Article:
The first thing you notice about Manika Batra is the racquet-shaped pendent she wears. The silver charm is the first hint of many of the 22-year-old’s passion for table tennis.

She wants table tennis to grow and become popular in India. And with her potential and performances at the international level already, she also knows that she is in the unique position to make that happen. In an interaction with The Field, she makes it clear she wants to be the one who can take it to that height

“People should know me through table tennis. Already, Sharath Bhaiyya ke saath mera bhi naam aa raha hain [my name is being taken along with Sharath Kamal Achanta – India’s most successful paddler]”

At 22, she is already among India’s most successful table tennis players. She is the highest ranked Indian female player, currently ranked 104 in the world. She has represented India at the Commonwealth Games, Asian Games and the Rio 2016 Olympics.

She won three medals at the 2015 Commonwealth table tennis championships as well as three gold medals at the 2016 South Asian Games. Back in 2011, she claimed the silver medal in the under-21 category of the Chile Open. In June this year, she and partner Mouma Das created history by becoming the first all-Indian pair to enter the quarter-finals of the World Table Tennis Championships.

However, she is also aware that the only way to for table tennis to be grow in in India is by winning, a lot more. “If we start winning in Olympics and Commonwealth Games, I think table tennis can become like, say badminton,” she said. “Look at how much PV Sindhu [Olympics silver medal] changed the sport.”

Batra recollects a meeting with cricket great Sachin Tendulkar and how it changed her perspective as a sportsperson. “Once I met Sachin Sir and asked him how he performs knowing the country’s expectations are on him. How does he deal with the pressure, what goes through his head? He said that you should be happy with those expectations, because the country is supporting you, and not take it as pressure,” said Batra.

Early success

Her early success is not surprising, after all Batra took up the sport when she was just four. In her own words, she fell in love with table tennis when she saw her older siblings play at school and slowly became the best player in Delhi and then at state level tournaments. She changed schools to get the right coaching, was allowed to skip homework and exams by her teachers at Hansraj Model School in order to practice, and even gave up college after a year – all for the sport. And it has all been worth it, she says. She won silver in her first national competition at about 15 years of age, and hasn’t looked back since.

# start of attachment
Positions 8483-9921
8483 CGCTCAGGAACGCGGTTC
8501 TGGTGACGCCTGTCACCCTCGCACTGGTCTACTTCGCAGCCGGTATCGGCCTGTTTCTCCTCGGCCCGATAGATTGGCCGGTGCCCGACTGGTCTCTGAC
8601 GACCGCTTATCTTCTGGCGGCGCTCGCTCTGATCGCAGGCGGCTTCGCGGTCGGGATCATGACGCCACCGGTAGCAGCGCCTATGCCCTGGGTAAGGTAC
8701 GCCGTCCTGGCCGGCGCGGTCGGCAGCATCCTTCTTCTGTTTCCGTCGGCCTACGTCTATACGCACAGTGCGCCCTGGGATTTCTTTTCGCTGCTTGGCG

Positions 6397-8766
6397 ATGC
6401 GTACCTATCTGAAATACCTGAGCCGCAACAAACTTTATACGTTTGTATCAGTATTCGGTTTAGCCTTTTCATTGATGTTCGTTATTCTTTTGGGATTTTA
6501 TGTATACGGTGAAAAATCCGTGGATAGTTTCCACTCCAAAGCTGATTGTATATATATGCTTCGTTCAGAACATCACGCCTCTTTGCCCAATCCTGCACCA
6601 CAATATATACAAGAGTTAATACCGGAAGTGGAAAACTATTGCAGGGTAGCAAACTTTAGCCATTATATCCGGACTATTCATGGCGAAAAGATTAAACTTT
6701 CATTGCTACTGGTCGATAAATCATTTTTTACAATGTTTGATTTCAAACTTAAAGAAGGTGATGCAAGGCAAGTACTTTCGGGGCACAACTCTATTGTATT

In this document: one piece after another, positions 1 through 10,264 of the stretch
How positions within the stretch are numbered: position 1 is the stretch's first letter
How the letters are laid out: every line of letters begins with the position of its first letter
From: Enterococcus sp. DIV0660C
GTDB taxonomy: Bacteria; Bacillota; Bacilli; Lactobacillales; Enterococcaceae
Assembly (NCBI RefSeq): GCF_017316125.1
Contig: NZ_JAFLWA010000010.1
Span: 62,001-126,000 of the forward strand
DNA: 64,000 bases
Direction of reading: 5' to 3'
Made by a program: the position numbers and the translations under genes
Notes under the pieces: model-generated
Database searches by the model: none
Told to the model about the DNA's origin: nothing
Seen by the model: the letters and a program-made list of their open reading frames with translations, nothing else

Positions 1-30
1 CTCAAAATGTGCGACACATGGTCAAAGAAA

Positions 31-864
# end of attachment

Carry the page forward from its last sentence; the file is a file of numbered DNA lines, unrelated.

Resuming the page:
However, while talking to her, it’s hard to imagine that this cheerful girl gushing about Alia Bhatt and The Big Bang Theory, who dances to unwind and likes doing photo-shoots, is the fierce competitor in the arena. Anyone who has seen her play will vouch for her attacking game, sharp mind as well as competitive instinct.

Before the Ultimate Table Tennis League began, she said she wanted to play against Hong Kong’s Doo Hoi Kem because she had lost to the higher ranked player in the past and wanted to get one back. As it turned out, both Doo and Batra ended up in the same team at Olimax Stag Yoddhas.

UTT is another entrant in the mushrooming of sports leagues in India, and as has been the case with several such tournaments, it has brought previously unwatched sports to prime time television. Already, Batra is seeing the difference UTT is making, not least being her own growing popularity.

“Usually no one watched table tennis, it was only shown DD sports. But everyone is watching us now, it’s a big thing for the sport to be on TV. During the matches in Delhi, a lot of people had come there to see us and many of them told me they were my fans. I don’t even know how they knew about me, this is a new thing,” she told The Field.  

Batra is delighted with this newfound attention, in real life and on social media. “That day I went for dinner, and someone I didn’t even know walked up to me asked me if I am Manika Batra. It felt very good to be recognized. Before this league, I had some 200 followers on Instagram, now it’s 1700,” she said with a smile.

#Rio#Olympics2016#bestmomentever❤️ 🏓

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For the love of her mother

But there is one thing that motivates Batra more than the love for the game and the country. “I am playing for my mother first, then everything else. If I win, it’s like she has won and I want to keep winning to make her happy.”

Her mother has always been with her, right from the time she took up the sport. She recollected anecdotes when her mother, her biggest support system, made sure she was equipped for her career. “When I went for my first camp, my mom dropped me and then she started crying. Before I travelled for tournaments, mama ne pehle hi bol ke bheje tha [she had prepared me to take care of myself alone when travelling abroad,]” she recounted. Even now, although they get very little time with her, she spends most of her free time at home shopping with her mother or eating her my favourite home-cooked paneer.

At an age where most people are trying to establish themselves in a career, Manika Batra is already the top-ranked Indian female player and is becoming the face of the lesser-fancied sport in India. Batra has had quite the journey. The uplifting part is that this is just the beginning for the 22-year-old. Keep an eye on her, Batra’s best is yet to come.